USA military chopper drops window frame on to Okinawa school grounds

Frederick Owens
December 14, 2017

A window of a US military transport helicopter fell from the aircraft and onto the grounds of an elementary school in Okinawa Prefecture on Wednesday, injuring one student and sparking a harsh backlash from local officials.

A window fell out of a United States helicopter and landed in a school sports ground in southern Japan in an incident likely to fuel tensions between military and residents.

A 10-year-old boy at a school in Okinawa was slightly injured when a transport helicopter from a nearby U.S. Marine Corps base lost a windshield as it flew overhead.

But Okinawa Gov. Takeshi Onaga and many other people in the southern island prefecture, which hosts the bulk of USA military facilities in Japan, want the Futenma base to be removed from the prefecture altogether.

A window fell from a USA military helicopter onto a school field in Okinawa.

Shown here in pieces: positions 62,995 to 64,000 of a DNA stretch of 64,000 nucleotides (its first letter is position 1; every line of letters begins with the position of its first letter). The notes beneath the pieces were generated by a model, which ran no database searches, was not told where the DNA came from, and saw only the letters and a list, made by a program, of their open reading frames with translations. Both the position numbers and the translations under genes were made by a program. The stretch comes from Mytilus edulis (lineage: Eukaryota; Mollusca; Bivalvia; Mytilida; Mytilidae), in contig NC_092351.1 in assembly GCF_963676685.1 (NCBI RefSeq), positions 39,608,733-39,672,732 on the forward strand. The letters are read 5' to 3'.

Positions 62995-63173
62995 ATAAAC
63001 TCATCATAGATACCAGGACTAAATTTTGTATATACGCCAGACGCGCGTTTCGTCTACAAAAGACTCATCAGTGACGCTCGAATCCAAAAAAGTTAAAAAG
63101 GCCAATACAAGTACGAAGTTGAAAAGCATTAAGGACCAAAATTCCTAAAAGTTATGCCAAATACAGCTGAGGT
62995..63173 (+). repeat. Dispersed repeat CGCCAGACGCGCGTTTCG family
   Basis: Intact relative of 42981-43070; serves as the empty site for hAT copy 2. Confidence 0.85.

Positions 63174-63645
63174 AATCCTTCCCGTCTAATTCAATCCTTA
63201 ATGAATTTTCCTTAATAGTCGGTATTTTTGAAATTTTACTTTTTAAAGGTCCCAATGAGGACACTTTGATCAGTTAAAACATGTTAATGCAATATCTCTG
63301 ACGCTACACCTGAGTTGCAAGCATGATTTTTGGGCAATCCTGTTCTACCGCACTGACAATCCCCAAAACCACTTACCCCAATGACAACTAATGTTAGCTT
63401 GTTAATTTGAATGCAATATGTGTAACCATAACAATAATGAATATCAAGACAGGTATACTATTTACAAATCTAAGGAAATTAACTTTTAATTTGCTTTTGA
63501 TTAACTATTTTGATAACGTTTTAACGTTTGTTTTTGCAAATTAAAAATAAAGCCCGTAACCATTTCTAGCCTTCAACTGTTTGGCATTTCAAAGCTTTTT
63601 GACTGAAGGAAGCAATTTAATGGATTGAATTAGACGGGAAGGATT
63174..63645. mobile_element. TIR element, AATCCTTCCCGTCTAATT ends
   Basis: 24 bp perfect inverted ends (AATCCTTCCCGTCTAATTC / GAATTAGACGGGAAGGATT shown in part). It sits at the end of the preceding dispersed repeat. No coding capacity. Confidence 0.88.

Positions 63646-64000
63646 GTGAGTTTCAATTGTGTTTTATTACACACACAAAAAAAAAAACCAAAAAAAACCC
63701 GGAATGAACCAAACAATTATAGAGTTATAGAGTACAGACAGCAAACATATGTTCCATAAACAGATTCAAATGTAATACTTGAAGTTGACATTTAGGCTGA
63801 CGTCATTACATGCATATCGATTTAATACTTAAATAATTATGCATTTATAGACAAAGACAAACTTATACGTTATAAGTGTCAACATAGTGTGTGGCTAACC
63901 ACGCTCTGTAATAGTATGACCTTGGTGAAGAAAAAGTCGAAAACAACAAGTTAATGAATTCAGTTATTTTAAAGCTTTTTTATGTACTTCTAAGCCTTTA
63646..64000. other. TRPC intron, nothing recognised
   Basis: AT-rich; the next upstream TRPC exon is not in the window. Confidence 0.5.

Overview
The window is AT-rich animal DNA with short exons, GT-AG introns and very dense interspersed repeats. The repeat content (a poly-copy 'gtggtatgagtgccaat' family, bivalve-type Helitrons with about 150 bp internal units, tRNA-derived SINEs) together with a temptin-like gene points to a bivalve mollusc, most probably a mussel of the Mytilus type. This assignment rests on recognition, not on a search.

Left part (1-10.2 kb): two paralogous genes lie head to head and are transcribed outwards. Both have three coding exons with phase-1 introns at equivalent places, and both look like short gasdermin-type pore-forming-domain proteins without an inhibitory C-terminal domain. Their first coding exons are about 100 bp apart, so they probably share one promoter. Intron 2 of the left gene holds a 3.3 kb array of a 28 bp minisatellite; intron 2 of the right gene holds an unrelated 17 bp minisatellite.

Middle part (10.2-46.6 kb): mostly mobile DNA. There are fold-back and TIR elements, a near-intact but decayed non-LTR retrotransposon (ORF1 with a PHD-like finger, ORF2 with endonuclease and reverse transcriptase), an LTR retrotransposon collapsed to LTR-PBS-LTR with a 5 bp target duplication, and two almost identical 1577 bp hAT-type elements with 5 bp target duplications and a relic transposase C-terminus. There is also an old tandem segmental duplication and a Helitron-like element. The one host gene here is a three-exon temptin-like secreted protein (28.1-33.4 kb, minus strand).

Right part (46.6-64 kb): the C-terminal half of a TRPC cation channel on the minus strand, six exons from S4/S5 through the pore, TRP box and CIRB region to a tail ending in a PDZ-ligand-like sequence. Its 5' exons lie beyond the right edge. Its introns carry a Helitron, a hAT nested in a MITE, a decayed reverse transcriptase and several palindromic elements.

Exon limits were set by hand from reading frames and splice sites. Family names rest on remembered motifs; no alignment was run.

After the incident, the aircraft returned to Futenma to report the incident, the Marines stated in the press release.

Protesters raise placards reading Anger was over the limit during a rally against the U.S. military presence on the island and a series of crimes and other incidents involving U.S. soldiers and base workers at a park in the prefectural capital Naha on Ja

"The fact that it fell right in the middle of the playground is bad and unforgivable", he told reporters during a visit to the school, according to Japanese public broadcaster NHK.

One elementary school student was just five meters away from the object when it crashed to the ground, city assembly members who visited the site said.

Proximity between the Futenma air base and elementary school.

Local police and investigators in collaboration with the U.S. Military and regional Defense Bureau were investigating the detailed information related to the accident, authorities said Wednesday.

Takehiro Kamiya, the nursery school's principal, said Tuesday, "I don't want the prefectural and central governments to accept without question what the USA military says". "Despite repeated accidents, US military officials would not lend their ears to our concerns". "These [incidents] happen because there are bases [here] and Okinawan people are exposed to [this] danger".

Today, the United States still retains 26,000 United States troops and 33 military bases on Okinawa, the BBC and Japanese newspaper Asahi Shimbun reported.

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